Scholz emphasized that the heads of state and government of the 30 alliance countries would make “important decisions” at the two-day summit. The states in the eastern part of NATO should be better protected. Germany has “very great skills” and will “do its share accordingly”. Arms deliveries to Ukraine will continue as long as necessary.

When NATO decided on the last strategic concept in 2010, the world looked different. At that time, the Allies were still counting on a “genuine strategic partnership” with Russia. China wasn’t even mentioned. Now, a good four months after the Russian attack on Ukraine, Secretary General Stoltenberg describes Russia as the “most significant and direct threat”. In addition, the concept will deal for the first time with China and the challenges it poses to NATO’s security, interests and values, the Norwegian said at the beginning of the week.

Especially since the beginning of the Russian invasion, the eastern allies have been pushing for more soldiers on the eastern flank. Lithuania’s President Gitanas Nauseda told the German Press Agency before the summit that in view of the Russian war of aggression in Madrid, the transition from deterrence to forward defense had to be completed. More ground troops are needed in the Baltic states and on NATO’s eastern flank, said the Lithuanian head of state. Air defense instead of air surveillance is also necessary.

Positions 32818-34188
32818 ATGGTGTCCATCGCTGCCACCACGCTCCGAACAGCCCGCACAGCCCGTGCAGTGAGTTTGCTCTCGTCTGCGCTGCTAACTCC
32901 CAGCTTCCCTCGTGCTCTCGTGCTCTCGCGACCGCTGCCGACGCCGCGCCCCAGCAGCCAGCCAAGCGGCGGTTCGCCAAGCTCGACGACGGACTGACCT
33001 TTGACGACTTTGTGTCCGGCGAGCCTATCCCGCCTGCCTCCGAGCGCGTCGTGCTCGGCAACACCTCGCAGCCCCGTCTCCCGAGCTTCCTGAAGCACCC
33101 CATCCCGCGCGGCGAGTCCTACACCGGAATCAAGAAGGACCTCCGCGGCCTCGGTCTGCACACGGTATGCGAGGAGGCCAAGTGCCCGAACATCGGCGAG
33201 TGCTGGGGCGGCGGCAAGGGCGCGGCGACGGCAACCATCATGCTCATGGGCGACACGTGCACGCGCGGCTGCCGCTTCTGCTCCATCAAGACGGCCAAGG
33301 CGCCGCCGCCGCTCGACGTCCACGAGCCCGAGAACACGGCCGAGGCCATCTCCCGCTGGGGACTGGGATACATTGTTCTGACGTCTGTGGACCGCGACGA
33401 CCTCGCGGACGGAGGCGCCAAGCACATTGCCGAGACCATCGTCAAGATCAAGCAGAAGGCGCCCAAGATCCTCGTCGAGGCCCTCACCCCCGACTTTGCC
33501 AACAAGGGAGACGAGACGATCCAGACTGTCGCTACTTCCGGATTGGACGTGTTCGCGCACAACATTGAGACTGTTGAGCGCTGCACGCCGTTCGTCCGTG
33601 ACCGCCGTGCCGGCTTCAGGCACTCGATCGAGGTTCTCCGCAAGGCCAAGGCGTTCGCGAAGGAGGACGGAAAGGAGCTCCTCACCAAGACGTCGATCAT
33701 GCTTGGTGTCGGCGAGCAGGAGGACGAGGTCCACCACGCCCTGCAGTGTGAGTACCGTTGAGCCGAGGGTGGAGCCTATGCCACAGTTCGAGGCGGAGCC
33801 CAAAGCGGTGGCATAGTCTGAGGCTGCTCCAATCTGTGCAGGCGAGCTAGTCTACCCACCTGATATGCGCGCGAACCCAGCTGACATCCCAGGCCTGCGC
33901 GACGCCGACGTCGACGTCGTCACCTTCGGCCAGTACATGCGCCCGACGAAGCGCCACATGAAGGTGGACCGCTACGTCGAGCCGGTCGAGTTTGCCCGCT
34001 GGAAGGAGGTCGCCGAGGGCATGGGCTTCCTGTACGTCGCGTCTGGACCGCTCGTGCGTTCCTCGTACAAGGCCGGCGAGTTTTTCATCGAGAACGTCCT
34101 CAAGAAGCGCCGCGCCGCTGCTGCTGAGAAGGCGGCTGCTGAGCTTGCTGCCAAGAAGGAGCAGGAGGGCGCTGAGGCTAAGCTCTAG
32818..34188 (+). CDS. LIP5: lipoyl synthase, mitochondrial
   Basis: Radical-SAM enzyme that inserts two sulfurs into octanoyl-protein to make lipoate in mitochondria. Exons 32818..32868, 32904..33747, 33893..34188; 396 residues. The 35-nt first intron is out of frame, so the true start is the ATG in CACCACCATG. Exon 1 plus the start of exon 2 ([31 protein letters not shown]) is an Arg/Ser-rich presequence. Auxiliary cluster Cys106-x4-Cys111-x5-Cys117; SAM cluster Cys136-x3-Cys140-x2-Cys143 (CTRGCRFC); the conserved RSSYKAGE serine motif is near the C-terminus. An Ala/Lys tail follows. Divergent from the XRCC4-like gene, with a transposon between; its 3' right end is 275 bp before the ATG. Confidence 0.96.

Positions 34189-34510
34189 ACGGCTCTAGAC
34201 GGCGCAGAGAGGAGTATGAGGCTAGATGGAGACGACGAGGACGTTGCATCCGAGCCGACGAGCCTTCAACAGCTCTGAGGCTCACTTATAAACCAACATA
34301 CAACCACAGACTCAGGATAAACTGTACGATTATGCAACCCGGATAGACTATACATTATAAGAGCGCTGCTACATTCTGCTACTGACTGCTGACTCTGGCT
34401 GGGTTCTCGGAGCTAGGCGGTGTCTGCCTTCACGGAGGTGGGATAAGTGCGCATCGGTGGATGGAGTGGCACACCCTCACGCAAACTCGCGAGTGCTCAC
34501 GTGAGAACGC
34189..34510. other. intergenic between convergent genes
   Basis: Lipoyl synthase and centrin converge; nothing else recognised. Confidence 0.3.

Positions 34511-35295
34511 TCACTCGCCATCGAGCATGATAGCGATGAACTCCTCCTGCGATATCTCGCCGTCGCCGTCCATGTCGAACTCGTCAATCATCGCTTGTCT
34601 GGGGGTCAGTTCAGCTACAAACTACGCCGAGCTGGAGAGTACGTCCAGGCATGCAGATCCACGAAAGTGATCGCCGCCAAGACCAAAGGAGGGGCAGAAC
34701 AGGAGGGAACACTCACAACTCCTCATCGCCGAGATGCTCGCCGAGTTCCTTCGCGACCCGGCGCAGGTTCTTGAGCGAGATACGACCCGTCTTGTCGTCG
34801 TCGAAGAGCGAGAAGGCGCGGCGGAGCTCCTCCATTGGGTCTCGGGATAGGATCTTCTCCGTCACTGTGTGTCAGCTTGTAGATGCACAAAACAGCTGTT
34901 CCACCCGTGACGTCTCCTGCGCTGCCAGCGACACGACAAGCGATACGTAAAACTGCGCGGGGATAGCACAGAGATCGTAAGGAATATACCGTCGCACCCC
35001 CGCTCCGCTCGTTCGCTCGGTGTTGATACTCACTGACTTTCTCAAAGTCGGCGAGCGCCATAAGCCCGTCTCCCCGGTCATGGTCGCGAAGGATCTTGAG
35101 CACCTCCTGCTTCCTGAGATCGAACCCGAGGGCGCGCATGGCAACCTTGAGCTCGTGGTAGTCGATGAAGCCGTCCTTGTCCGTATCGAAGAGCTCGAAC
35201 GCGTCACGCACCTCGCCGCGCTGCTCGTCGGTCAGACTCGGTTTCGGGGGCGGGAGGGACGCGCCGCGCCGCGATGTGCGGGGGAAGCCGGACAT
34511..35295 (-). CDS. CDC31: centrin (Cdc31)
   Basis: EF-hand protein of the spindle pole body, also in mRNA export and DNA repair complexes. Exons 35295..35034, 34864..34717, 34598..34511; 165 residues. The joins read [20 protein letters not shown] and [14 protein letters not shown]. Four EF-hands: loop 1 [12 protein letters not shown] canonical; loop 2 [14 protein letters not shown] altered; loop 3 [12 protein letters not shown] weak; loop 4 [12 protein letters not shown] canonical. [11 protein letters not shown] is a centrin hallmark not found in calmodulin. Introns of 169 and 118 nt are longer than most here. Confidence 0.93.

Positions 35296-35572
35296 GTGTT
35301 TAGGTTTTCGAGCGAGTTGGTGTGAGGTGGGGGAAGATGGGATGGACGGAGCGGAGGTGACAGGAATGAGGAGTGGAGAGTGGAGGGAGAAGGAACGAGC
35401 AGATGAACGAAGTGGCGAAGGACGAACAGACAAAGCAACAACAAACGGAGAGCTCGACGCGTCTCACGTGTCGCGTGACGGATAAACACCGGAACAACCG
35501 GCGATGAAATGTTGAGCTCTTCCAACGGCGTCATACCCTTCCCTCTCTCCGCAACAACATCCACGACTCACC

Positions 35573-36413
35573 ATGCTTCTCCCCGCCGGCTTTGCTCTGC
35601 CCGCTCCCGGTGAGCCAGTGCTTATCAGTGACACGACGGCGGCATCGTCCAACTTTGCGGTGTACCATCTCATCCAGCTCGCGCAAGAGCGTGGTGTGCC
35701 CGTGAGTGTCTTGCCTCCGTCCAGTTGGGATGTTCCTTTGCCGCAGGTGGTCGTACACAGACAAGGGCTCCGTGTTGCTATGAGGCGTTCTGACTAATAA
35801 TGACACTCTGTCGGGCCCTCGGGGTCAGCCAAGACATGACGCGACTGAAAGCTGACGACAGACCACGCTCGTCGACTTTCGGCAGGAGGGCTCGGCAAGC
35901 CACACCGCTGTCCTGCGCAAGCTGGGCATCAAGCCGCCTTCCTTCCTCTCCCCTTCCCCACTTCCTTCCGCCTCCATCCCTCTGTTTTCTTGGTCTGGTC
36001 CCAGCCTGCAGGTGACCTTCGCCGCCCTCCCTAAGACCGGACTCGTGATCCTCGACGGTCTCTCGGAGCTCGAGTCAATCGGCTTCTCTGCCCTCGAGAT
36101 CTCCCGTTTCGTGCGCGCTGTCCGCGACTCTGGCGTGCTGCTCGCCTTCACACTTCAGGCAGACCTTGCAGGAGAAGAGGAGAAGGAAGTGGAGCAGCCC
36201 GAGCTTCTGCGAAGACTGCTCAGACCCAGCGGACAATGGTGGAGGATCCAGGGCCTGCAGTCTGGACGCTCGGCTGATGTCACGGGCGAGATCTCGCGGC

Now the number of rapid response forces is to be increased drastically – from around 40,000 at present to more than 300,000. The previous NATO intervention force NRF is to be replaced by a new force model that is to be decided at the summit.

This should allow NATO to react much faster and more extensively to dangers. More soldiers should be on standby for this. According to information from NATO circles, the Bundeswehr’s contribution to the new concept could be the 10th Panzer Division, which leads brigades and battalions under its command from Veitshöchheim in Bavaria.

There are also plans to expand the existing multinational NATO battlegroups in the states on the eastern flank to brigade level. Currently, for example, the one in Lithuania includes 1600 soldiers. A brigade usually consists of around 3,000 to 5,000 soldiers. Germany has already announced that it wants to lead the Combat Troops Brigade in Lithuania.

In view of the Russian war of aggression, the USA also wants to permanently strengthen its military presence in Europe. At the Rota base in southern Spain, instead of the previous four, six US destroyers are to be permanently operational in the future. The number of US soldiers stationed in Rota is also to be increased from 1,200 to 1,800.

A month after the start of the Ukraine war, Stoltenberg had already convened a special NATO summit. Now the 30 allies are once again addressing Ukrainian calls for more support. Selenskyj, who is to be temporarily connected via video on Wednesday, called for a missile defense system from NATO before the summit. Stoltenberg himself announced further aid for Ukraine to support the country’s self-defense. A new commitment came from Germany and the Netherlands on Tuesday evening: Both countries want to deliver six more models of the Panzerhaubitze 2000 together.